The following letter was published by Eliecer Palacios, CEO of PetroRock Energy LLC and provides a detailed overview of the recent bidding round in Mexico.
Eliecer Palacios writes:
We wanted to share our perspectives on this week’s bidding round in Mexico (14 shallow water exploration blocks, aka Round 1.1). While an extremely disappointing outcome, we see an opportunity for regulators to review future contract terms and conditions and make Mexico oil & gas investments more appealing to industry participants in light of the current global market environment.
The Mexican government definitely “left money on the table” during this process as more blocks could have been awarded if more attractive terms would have been offered and more information made available ahead of bidding. The old adage of “one bird in hand is better than seen hundreds flying” is a perfect analogy here. With 6 blocks out of 14 receiving bids, and 3 of those 6 blocks bid close to government’s minimum take requirement, the industry appetite for Mexico is here.
However, further adjustments to contract terms and conditions as well as pre-qualification requirements must be adjusted to maximize government take and successfully open the sector to foreign investment.We would like to highlight 8 relevant issues critical to consider for this and future bidding rounds:
1. Bidding Outcome Review: 6 out of 14 blocks received bids (or a decent 43% interest across all blocks). At total of 11 bids were received. Only 12 companies submitted bids (either individually or in consortia). Some useful stats: 42% of the bids were submitted by US companies and US private equity-backed operators, another 42% of bids were submitted by NOCs. Other pre-qualified companies never had the intention to bid in the first place as they were mainly looking to “get ready” for future rounds.
2. State Participation: Government total take is still high when adding royalties and corporate taxes. Minimum state participation was 35% across all 14 blocks. Block 2 and 7 yielded 52% and 63.7% government take, respectively. Not bad for the state, however, operators still have to add more taxes on top, thus for them, the outcome doesn’t look as bright.
3. Minimum Capital Requirements: Requesting at least $10bn in assets or $1bn in equity capital was an obstacle for success and evidenced by the absence of many independents that usually participate in many offshore provinces around the world. Many successful independents with worldwide offshore expertise were ruled out of this process. NOCs bids were notable, however, we think Round 1.1 would have been the domain of independents, same applies to Round 1.2. We are extremely concerned that minimum capital requirements could be raised even higher for the deepwater round that would unable the best and most successful independents to participate in this process.
4. Pre-qualification Requirements: Several items could be adjusted such as: a) eliminate cumbersome translations of documents, b) extend deadlines for dataroom requests and pre-qualifications and, c) increased flexibility in deadlines to form consortiums. Tight participating rules are forcing operators to make decisions in a difficult market environment, the easiest way is not to participate and watch from the sidelines.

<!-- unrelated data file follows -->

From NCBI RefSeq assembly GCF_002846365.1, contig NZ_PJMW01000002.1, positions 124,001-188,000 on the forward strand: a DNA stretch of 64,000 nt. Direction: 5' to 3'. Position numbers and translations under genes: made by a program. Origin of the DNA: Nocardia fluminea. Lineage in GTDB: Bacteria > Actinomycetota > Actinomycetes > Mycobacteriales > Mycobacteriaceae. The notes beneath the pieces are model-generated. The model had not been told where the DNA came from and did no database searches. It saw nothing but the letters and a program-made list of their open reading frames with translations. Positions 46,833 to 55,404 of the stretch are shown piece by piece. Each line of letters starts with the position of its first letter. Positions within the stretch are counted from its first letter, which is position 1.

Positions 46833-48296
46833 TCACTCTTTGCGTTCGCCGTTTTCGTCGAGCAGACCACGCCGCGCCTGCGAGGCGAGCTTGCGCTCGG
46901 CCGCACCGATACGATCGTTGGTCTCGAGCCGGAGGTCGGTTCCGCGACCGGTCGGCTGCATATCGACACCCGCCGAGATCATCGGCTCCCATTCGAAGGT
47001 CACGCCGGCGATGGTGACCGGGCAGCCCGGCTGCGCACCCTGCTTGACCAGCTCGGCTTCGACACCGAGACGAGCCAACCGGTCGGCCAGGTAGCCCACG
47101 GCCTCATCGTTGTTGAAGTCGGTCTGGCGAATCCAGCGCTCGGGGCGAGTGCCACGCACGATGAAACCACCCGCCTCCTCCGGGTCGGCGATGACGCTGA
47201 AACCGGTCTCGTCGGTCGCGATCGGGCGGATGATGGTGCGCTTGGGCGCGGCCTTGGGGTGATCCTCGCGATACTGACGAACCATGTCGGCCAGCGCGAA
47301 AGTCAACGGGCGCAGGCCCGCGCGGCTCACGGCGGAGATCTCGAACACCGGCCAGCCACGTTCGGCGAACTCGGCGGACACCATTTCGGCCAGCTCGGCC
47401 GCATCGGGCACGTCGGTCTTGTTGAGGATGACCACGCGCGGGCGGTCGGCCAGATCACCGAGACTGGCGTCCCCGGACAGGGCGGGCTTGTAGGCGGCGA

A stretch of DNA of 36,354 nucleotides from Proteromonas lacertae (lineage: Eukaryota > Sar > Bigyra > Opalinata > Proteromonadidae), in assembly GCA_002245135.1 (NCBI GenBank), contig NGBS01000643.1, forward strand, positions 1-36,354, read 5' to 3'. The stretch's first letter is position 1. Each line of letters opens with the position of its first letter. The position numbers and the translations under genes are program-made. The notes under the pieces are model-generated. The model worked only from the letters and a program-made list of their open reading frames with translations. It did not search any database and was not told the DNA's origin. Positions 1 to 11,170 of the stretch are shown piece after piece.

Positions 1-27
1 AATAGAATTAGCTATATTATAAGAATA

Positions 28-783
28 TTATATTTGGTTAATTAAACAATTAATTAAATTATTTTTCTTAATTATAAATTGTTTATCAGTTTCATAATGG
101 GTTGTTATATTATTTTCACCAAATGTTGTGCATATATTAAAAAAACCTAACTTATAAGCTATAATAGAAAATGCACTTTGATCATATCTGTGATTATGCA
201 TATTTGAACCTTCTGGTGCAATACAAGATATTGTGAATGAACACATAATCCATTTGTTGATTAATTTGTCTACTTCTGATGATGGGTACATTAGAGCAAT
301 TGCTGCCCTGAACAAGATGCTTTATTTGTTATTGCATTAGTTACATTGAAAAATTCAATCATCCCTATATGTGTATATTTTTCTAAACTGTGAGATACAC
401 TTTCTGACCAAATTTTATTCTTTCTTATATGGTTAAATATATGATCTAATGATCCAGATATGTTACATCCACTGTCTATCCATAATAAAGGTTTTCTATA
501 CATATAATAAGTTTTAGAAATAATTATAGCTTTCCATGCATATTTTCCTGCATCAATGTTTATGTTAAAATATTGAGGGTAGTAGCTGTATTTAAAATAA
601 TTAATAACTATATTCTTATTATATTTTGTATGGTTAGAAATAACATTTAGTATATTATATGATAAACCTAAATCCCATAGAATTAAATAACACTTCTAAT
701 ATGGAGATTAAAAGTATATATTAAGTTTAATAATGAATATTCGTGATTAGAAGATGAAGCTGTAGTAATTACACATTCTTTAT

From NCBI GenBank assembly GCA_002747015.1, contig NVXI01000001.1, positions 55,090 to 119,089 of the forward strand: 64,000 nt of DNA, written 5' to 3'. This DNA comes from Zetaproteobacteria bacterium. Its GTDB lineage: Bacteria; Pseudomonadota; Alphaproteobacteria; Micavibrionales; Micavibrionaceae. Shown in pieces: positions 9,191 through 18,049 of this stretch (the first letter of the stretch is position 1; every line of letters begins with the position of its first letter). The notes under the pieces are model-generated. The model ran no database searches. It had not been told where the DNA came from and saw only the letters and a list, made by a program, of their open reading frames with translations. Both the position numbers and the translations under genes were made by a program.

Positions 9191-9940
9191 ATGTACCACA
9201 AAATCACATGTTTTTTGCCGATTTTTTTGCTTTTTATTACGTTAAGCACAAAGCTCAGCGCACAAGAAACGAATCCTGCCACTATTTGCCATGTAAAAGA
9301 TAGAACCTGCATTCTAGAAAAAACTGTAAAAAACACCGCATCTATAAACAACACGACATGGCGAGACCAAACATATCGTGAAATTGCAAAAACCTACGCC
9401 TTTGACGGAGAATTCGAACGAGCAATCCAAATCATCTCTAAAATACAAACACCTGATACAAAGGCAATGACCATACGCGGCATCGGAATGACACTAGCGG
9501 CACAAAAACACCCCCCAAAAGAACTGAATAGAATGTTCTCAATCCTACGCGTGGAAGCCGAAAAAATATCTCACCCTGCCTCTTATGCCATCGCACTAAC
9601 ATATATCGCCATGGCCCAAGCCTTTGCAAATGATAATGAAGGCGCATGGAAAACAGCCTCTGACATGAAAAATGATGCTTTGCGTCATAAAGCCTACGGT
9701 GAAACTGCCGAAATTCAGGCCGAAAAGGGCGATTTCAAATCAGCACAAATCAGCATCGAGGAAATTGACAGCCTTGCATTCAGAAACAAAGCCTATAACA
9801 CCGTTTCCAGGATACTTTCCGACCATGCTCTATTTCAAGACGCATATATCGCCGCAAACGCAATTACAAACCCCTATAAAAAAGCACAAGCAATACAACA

5. Corporate Guarantees: The government require operators to provide unlimited parent company guaranty and a substantial letter of credit on top of that. This burden are a deal-breaker for many operators who see this as an unnecessary sacrifice. Other parts of the world don’t require such guarantees allowing easier flow of capital into the country. A less stringent, yet effective, method to implement gross negligence and oil spill response would be more attractive for participants. With severe above-ground-risks across many onshore producing regions, offshore development is the preferred choice for many participants.
6. Contract Terms: Leaders of industry have been very public about the lack of attractiveness of contract terms vis-a-vis the rest of the world. We are in a new oil price environment where Mexico needs to compete with other equally, if not more attractive resource provinces. The government must take a hard look at those terms if they want to attract the right amount of investment in a very difficult environment for the industry that threatens to last longer than expected.
7. Geology/Seismic Data: Operators were forced to make decisions not only under tight deadlines and pre-qualification requirements, but also while looking only at old seismic data. Out of the 25 companies pre-qualified only 12 submitted bids, perhaps signaling that the blocks offered were not as prospective. There was no time for reprocessing of existing data or even shooting new seismic using latest technology. When it came down to rocks, the prospectivity wasn’t obvious. Despite this, operators were still interested in at least 6 of the 14 blocks, which was very positive.
8. Private Equity-backed Ventures: Sierra’s success should be an eye opener for regulators and local and international institutional investors that there’s an opportunity to allocate private capital into new oil & gas ventures focused on Mexico and deliver investments into the country (remember the “bird in hand”). We are in a market of record multi-billion private equity fund-raising where liquidity and technology are commodities. Government shouldn’t focus on attracting only IOC/NOC, most successful developments have been driven by the independents.
Please reach out with any questions or comments.
PetroRock Energy LLC
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